In 1973, a bank in Stockholm was held up by armed robbers who kept employees hostage for six days. However, upon release, rather than denouncing these violent thugs, many of the bank’s employees felt empathy and an emotional attachment to their captors, often defending their actions.
This week during the Lindt Café Siege Inquest one survivor of the Martin Place tragedy described the deranged perpetrator, Monis saying ‘He was giving us water, he gave us food. I thought it was manipulation but I believed him that he was nice.’
As many of you know, these positive feelings towards the criminal were defined by psychiatrist Frank Ochberg as ‘Stockholm Syndrome’.
Back to the more sanguine world of business development, Stockholm Syndrome is alive and well and potentially costing you significant revenue and margin.
So, who is most at risk?
- Major Account Managers with one or more massive accounts
- Global Account Directors
- Government Account Managers
- On Site Project Managers/On Site Solution Experts
- Sales Support or Managers of ‘House’ Accounts
What happens is many of these people spend so much time in one account, often having a desk there, attending all their meetings or on the phone 17 times a day that they forget who the vendor is and who the client is.
The attachment to the client and the empathy for their goals often leads to conflicts of interest where the account manager professing to be the ‘client advocate’ ends up doing a disservice by the company that won the business and actually pays their salary.
Here are a few examples:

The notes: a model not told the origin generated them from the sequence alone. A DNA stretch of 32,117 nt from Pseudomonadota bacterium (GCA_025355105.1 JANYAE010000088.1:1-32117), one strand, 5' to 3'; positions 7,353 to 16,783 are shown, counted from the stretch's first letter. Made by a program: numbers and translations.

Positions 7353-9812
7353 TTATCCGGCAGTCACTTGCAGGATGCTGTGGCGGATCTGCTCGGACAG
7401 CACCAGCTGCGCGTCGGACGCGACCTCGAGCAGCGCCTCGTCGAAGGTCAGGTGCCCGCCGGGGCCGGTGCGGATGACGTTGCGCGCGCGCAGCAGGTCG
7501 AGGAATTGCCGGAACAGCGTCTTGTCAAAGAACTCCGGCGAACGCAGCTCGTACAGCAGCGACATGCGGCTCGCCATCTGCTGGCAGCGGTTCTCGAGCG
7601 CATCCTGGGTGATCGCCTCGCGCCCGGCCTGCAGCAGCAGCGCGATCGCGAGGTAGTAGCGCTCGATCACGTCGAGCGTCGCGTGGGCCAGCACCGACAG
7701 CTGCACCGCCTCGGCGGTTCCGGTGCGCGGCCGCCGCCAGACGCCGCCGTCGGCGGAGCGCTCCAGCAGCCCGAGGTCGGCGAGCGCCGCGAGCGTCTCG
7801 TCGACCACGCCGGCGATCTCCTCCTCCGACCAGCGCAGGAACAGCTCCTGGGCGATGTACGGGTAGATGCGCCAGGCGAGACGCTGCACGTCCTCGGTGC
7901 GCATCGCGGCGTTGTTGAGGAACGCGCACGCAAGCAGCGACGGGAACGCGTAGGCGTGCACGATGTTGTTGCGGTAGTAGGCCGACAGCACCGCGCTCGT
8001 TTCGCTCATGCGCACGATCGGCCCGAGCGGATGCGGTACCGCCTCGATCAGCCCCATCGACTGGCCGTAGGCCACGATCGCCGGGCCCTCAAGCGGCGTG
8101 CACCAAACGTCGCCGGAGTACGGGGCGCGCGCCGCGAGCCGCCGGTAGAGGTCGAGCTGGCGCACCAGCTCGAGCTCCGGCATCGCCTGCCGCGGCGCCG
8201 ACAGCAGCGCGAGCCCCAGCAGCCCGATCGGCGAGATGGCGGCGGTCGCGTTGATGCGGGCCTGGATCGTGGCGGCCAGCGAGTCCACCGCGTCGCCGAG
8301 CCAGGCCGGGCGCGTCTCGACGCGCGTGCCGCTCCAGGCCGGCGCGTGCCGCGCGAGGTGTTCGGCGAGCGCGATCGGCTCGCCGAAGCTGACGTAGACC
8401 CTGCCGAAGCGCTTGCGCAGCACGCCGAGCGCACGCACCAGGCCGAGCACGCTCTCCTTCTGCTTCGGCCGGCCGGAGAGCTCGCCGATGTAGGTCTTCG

‘I sat in their planning meeting last week, there’s no more budget’
‘There was an annoying $35k credit hanging over that last project and I agreed with them that we didn’t execute properly, so I took it out of the system’
‘All my government clients are in caretaker mode soon, so we’ll just have to hang tight for three or four months’
‘I can’t present that alternative solution yet, because they’ve got me working through the business case to maintain the existing platform’
‘I know our contract is up for renewal, but they’re pretty pissed at the moment about our CEO leaving, so I’d leave it alone for a bit’.
Insights from client attached account managers are valuable but they should be taken as just one factor in maximising the relationship, revenue and margin your company needs to achieve.
As you consider how these situations might be managed in your business, I’ll leave you with a quote from one of the most famous victims of Stockholm Syndrome, heiress Patty Hearst who said:
‘I mean, they call it Stockholm Syndrome…and, you know, I had no free will. I had virtually no free will, until I was separated from them for about two weeks.’
Elliot Epstein is a leading Sales Expert, Pitch Consultant, Keynote Speaker, Corporate Trainer who gets sales results rapidly. He has coached and trained high profile corporates globally in presenting, selling, negotiating and pitching. He has spoken at over 1500 conferences and workshops for leading companies such as HP, SEEK, Avaya, Hitachi , Computershare, Lend Lease and Asciano.
He is internationally renowned for ensuring sessions are engaging, interactive and relevant to winning business in competitive markets.
Elliot is based in Melbourne where he is held captive by his wife and two expensive children.